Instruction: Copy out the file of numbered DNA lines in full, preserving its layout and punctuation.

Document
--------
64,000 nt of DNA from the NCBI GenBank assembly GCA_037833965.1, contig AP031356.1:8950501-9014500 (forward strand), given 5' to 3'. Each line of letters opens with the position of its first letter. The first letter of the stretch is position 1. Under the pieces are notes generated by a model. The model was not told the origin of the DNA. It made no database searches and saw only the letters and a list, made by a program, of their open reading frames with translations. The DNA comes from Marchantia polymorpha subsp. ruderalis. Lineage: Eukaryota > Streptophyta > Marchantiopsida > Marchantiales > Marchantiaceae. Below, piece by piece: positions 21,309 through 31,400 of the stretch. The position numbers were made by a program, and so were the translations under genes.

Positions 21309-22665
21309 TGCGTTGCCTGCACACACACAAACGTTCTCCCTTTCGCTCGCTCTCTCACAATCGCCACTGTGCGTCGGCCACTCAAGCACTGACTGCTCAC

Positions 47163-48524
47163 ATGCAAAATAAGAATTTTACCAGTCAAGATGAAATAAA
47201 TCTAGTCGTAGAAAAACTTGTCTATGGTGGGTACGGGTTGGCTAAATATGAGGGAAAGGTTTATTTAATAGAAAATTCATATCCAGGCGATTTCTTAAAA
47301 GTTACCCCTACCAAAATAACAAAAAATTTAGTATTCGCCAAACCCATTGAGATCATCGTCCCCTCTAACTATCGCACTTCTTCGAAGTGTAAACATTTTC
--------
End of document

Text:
64,000 nt of DNA from the NCBI GenBank assembly GCA_037833965.1, contig AP031356.1:8950501-9014500 (forward strand), given 5' to 3'. Each line of letters opens with the position of its first letter. The first letter of the stretch is position 1. Under the pieces are notes generated by a model. The model was not told the origin of the DNA. It made no database searches and saw only the letters and a list, made by a program, of their open reading frames with translations. The DNA comes from Marchantia polymorpha subsp. ruderalis. Lineage: Eukaryota > Streptophyta > Marchantiopsida > Marchantiales > Marchantiaceae. Below, piece by piece: positions 21,309 through 31,400 of the stretch. The position numbers were made by a program, and so were the translations under genes.

Positions 21309-22665
21309 TGCGTTGCCTGCACACACACAAACGTTCTCCCTTTCGCTCGCTCTCTCACAATCGCCACTGTGCGTCGGCCACTCAAGCACTGACTGCTCAC

Positions 47163-48524
47163 ATGCAAAATAAGAATTTTACCAGTCAAGATGAAATAAA
47201 TCTAGTCGTAGAAAAACTTGTCTATGGTGGGTACGGGTTGGCTAAATATGAGGGAAAGGTTTATTTAATAGAAAATTCATATCCAGGCGATTTCTTAAAA
47301 GTTACCCCTACCAAAATAACAAAAAATTTAGTATTCGCCAAACCCATTGAGATCATCGTCCCCTCTAACTATCGCACTTCTTCGAAGTGTAAACATTTTC